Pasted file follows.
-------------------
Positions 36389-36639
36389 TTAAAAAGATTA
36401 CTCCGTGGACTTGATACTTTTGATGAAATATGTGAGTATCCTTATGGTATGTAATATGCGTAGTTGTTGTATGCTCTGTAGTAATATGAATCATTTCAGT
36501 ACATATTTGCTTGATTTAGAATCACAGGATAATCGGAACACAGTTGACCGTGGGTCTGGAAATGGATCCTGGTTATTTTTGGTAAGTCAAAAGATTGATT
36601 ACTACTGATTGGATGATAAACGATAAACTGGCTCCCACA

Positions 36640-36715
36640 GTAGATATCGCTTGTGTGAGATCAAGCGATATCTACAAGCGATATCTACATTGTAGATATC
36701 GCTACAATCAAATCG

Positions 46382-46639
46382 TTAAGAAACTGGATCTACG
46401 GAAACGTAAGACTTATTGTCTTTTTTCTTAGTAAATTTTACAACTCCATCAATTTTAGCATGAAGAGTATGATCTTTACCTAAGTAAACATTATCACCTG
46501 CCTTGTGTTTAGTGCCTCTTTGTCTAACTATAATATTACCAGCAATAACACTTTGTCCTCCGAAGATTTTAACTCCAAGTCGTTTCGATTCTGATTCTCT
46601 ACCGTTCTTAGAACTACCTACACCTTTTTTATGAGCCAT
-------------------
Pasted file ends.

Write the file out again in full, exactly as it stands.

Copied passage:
Positions 36389-36639
36389 TTAAAAAGATTA
36401 CTCCGTGGACTTGATACTTTTGATGAAATATGTGAGTATCCTTATGGTATGTAATATGCGTAGTTGTTGTATGCTCTGTAGTAATATGAATCATTTCAGT
36501 ACATATTTGCTTGATTTAGAATCACAGGATAATCGGAACACAGTTGACCGTGGGTCTGGAAATGGATCCTGGTTATTTTTGGTAAGTCAAAAGATTGATT
36601 ACTACTGATTGGATGATAAACGATAAACTGGCTCCCACA

Positions 36640-36715
36640 GTAGATATCGCTTGTGTGAGATCAAGCGATATCTACAAGCGATATCTACATTGTAGATATC
36701 GCTACAATCAAATCG

Positions 46382-46639
46382 TTAAGAAACTGGATCTACG
46401 GAAACGTAAGACTTATTGTCTTTTTTCTTAGTAAATTTTACAACTCCATCAATTTTAGCATGAAGAGTATGATCTTTACCTAAGTAAACATTATCACCTG
46501 CCTTGTGTTTAGTGCCTCTTTGTCTAACTATAATATTACCAGCAATAACACTTTGTCCTCCGAAGATTTTAACTCCAAGTCGTTTCGATTCTGATTCTCT
46601 ACCGTTCTTAGAACTACCTACACCTTTTTTATGAGCCAT